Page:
A popular method of assembling a collection of State Quarters is by the roll. A collector would seek to acquire one 40-coin roll with a face value of $10 for each design of the program. Typically, these collections would be composed of original bank wrapped or US Mint packaged rolls containing quarters in brilliant uncirculated condition.
During the course of the series, State Quarter Rolls could have potentially been acquired from banks at face value. Federal Reserve Banks allowed depository institutions to order unmixed quantities of each design during a certain introductory period. Because of the broad popularity of the program, most banks would place orders for the a sufficient number of coins to meet the demand of their customers.
State Quarters were minted for circulation at both the Philadelphia and Denver Mints, carrying the “P” or “D” mint mark. If acquiring the coins from local banks, usually only one of the mint marks would be available based on the distribution territory of the Federal Reserve Banks.
On May 14, 1999, more than four months after the first coins were released into circulation, the United States Mint announced the availability of coins of the 50 State Quarters Program in 100-coin and 1,000-coin bags. These could be purchased directly from the US Mint via their website at an initial price of $29.95 for 100-coin bags or $289.95 for the 1,000-coin bags available from either the Philadelphia or Denver Mint. The products were created in response to demand from collectors for larger quantities of quarters than could be acquired from local banks.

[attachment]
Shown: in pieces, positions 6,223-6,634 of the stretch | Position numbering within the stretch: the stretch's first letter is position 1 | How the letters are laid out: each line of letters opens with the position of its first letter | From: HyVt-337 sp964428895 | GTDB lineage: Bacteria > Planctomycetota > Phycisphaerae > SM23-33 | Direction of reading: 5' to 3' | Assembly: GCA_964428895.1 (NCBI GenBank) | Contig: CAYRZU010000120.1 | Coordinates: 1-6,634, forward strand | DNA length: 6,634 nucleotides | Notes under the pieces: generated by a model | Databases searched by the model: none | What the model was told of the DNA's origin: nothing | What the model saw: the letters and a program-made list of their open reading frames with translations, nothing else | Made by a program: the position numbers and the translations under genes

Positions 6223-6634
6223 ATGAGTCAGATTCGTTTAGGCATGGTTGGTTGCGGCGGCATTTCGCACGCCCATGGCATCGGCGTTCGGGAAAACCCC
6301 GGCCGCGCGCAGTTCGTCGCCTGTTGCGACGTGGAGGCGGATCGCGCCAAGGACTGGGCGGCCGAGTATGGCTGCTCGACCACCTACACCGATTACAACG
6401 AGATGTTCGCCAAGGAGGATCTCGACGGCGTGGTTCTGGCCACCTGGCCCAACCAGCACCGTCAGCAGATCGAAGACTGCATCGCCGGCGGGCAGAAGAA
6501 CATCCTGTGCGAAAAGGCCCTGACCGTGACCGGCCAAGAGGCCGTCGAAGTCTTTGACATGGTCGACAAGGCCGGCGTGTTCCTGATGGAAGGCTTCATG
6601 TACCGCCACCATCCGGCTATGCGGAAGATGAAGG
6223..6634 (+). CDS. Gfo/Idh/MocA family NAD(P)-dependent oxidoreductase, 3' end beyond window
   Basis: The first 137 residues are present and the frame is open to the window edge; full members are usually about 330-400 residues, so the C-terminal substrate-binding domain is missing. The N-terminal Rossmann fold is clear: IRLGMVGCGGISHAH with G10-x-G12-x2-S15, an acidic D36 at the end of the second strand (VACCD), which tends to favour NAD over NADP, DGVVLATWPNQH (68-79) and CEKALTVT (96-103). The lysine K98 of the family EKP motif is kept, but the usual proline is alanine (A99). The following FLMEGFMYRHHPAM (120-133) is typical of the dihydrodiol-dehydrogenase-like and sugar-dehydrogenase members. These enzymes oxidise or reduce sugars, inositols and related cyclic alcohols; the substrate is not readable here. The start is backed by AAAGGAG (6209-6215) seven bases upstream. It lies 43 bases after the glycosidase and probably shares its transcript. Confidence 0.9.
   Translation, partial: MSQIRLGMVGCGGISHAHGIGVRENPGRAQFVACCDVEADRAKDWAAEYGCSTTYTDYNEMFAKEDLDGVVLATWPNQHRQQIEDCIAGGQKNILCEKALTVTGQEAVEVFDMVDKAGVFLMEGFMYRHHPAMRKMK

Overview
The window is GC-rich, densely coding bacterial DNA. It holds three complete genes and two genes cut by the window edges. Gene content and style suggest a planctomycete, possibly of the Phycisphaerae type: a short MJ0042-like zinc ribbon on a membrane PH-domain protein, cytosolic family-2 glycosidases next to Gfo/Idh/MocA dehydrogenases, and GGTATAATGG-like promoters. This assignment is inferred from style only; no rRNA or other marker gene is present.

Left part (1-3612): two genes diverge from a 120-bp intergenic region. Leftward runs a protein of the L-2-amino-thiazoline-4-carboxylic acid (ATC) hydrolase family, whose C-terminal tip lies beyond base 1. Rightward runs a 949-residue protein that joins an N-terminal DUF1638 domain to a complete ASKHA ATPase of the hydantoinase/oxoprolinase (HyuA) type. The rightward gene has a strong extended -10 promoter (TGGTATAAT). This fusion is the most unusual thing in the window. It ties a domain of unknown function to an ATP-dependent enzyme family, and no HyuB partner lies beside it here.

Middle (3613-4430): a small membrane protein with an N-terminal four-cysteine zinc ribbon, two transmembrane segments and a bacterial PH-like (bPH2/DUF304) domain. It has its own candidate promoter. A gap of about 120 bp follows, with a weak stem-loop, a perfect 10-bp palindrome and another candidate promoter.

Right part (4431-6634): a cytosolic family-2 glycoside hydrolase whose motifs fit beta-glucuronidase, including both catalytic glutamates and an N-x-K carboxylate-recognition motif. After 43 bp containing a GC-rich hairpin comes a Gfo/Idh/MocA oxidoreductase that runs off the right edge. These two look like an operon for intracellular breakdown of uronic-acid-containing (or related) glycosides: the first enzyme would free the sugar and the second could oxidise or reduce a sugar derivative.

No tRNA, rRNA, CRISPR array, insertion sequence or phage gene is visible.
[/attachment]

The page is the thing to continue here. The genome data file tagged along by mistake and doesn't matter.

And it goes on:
The product offering experienced strong demand. After some of the 1999-dated bags sold out in hours, the US Mint expanded the number of quarters available through the existing products and added other options. Starting with the ninth release of the series featuring New Hampshire, a two roll set was offered for $32. Each set included one 40-coin roll from the Philadelphia Mint and one 40-coin roll from the Denver Mint. The two roll sets were offered for each design for the remainder of the program.
A complete collection of State Quarter Rolls would contain 50 rolls with a face value of $500, if one roll is acquired for each design. The collection expands to 100 rolls with a face value of $1,000, if one roll is acquired for each design and mint mark.